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Editorial

Richard Nichols

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Editorial

Mark Latash

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A New Book by Nikolai Bernstein: Contemporary Studies in the Physiology of the Neural Process

Edited by Mark L. Latash

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Cerebral Palsy: Recent Insights into Movement Deviations

Bert Steenbergen and Andrea Utley

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Errata

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FROM THE EDITOR

Esther Thelen

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A New Biography of Nikolai Bernstein

Edited by Mark L. Latash

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Connecting Sciences Using Graphonomic Research

Arend W. A. Van Gemmert and Hans-Leo Teulings

The term graphonomics refers to the scientific and technological effort involved in identifying relationships between the planning and generation of handwriting and drawing movements, the resulting spatial traces of writing and drawing instruments (either conventional or electronic), and the dynamic features of these traces (International Graphonomics Society, 1987). Since the term graphonomics was coined in 1982, the multidisciplinary nature of graphonomic research has attracted scientists in several fundamental and applied areas, including motor control, motor learning, motor development, movement disorders, neuropsychology, biophysics, forensic science, computer science, cognitive science, artificial intelligence, among others. The many different research areas that are represented at the biennial conferences of the International Graphonomic Society (IGS) are exemplified by the variety of research papers published in special issues and books resulting from these conferences (cf. Meulenbroek & Van Gemmert, 2003; Simner & Girouard, 2000; Van Galen & Morasso, 1998; Simner, Leedham, & Thomassen, 1996; Faure, Keuss, Lorette, & Vinter, 1994; Simner, Hulstijn, & Girouard, 1994; Plamondon, 1993; Van Galen & Stelmach, 1993; Van Galen, Thomassen, & Wing, 1991; Wann, Wing, & Søvik, 1991; Plamondon & Leedham, 1990; Plamondon, Suen, & Simner, 1989; Kao, Van Galen, & Hoosain, 1986; Thomassen, Keuss, Van Galen, & Grootveld, 1983). Starting at the 10th IGS conference in Nijmegen, 2001, the influence of multidisciplinary collaborations and technical advancements expanded the scope of paradigms of researchers interested in graphonomics (e.g., finger control, isometric force control, brain imaging). This expansion of paradigms and the multidisciplinary nature of graphonomic research was pushed further into the center of fine motor control at the 11th IGS conference held in Scottsdale, 2003. This special issue of Motor Control, containing papers from this conference, exemplifies this progress.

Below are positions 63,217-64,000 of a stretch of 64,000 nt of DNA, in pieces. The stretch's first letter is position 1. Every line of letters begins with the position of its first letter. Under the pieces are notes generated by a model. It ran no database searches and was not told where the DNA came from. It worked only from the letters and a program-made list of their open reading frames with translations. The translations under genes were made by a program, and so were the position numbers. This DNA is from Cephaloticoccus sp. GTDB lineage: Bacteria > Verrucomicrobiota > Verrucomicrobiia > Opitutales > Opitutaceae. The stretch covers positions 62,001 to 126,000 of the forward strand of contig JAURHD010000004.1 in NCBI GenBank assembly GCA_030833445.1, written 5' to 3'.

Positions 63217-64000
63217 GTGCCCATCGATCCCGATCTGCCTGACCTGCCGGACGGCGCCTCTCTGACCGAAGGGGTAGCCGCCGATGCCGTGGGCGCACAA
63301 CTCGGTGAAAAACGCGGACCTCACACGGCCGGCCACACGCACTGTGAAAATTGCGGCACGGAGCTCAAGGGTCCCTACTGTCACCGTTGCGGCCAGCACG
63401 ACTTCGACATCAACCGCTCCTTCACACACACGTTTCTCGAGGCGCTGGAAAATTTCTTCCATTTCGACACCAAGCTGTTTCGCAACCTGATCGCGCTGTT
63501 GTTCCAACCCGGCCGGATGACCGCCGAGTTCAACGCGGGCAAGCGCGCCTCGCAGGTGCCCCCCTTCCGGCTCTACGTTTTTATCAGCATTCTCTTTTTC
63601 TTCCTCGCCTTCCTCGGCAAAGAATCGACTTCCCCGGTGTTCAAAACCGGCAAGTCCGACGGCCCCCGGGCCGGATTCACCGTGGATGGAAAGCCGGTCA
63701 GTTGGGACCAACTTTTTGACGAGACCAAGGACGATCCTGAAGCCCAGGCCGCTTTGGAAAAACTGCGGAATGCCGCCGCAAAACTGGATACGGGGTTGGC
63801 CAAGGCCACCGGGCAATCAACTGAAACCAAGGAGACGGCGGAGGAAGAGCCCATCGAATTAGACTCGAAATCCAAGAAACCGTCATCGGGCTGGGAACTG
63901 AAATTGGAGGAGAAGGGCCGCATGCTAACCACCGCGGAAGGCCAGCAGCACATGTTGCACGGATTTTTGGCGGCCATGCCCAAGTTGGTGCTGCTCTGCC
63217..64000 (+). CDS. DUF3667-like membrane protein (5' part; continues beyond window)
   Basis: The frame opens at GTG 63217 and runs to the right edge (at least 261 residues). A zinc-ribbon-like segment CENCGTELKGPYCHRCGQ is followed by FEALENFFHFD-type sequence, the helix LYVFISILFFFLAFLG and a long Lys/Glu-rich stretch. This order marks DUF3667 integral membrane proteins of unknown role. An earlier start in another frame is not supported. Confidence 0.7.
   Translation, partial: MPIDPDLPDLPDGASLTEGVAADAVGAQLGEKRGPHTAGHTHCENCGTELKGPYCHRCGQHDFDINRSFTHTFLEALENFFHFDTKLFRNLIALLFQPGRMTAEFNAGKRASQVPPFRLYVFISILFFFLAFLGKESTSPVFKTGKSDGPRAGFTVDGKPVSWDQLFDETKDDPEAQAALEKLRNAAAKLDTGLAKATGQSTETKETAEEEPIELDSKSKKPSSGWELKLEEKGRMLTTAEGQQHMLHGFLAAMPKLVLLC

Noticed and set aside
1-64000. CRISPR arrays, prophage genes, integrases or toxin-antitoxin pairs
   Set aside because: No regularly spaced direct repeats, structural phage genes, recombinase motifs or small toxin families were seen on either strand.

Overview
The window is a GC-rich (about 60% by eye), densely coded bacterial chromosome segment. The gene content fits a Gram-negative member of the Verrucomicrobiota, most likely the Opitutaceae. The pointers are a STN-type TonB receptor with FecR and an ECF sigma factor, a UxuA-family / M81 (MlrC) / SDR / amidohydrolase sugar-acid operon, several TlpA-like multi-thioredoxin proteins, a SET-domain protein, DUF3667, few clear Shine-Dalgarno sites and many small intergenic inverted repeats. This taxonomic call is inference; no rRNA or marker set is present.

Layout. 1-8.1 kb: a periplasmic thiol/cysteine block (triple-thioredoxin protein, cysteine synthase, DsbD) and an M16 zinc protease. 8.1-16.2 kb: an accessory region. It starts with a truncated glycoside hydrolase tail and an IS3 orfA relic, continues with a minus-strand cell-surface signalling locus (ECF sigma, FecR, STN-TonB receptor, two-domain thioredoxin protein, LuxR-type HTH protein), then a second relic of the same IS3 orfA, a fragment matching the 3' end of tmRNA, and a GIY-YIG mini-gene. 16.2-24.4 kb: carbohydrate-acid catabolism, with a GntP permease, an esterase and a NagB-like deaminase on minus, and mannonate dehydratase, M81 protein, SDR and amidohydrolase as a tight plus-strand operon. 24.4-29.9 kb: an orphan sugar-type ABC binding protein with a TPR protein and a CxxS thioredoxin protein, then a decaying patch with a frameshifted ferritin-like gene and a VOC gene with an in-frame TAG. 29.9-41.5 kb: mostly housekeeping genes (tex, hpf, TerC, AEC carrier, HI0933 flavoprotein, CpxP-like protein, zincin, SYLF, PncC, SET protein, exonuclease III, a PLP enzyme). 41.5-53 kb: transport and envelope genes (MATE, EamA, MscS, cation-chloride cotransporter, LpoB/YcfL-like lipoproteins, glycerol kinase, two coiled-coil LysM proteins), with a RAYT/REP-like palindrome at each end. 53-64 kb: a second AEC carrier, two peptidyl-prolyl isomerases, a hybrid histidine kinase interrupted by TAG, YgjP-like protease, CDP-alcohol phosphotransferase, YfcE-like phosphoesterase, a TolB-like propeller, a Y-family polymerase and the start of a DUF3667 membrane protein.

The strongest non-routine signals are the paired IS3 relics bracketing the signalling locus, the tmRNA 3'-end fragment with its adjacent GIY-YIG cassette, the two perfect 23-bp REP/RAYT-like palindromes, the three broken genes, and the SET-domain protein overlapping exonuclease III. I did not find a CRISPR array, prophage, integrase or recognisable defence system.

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From the Editor

Edited by Mark Latash

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”Classical Heritage” in Motor Control

Edited by Mark Latash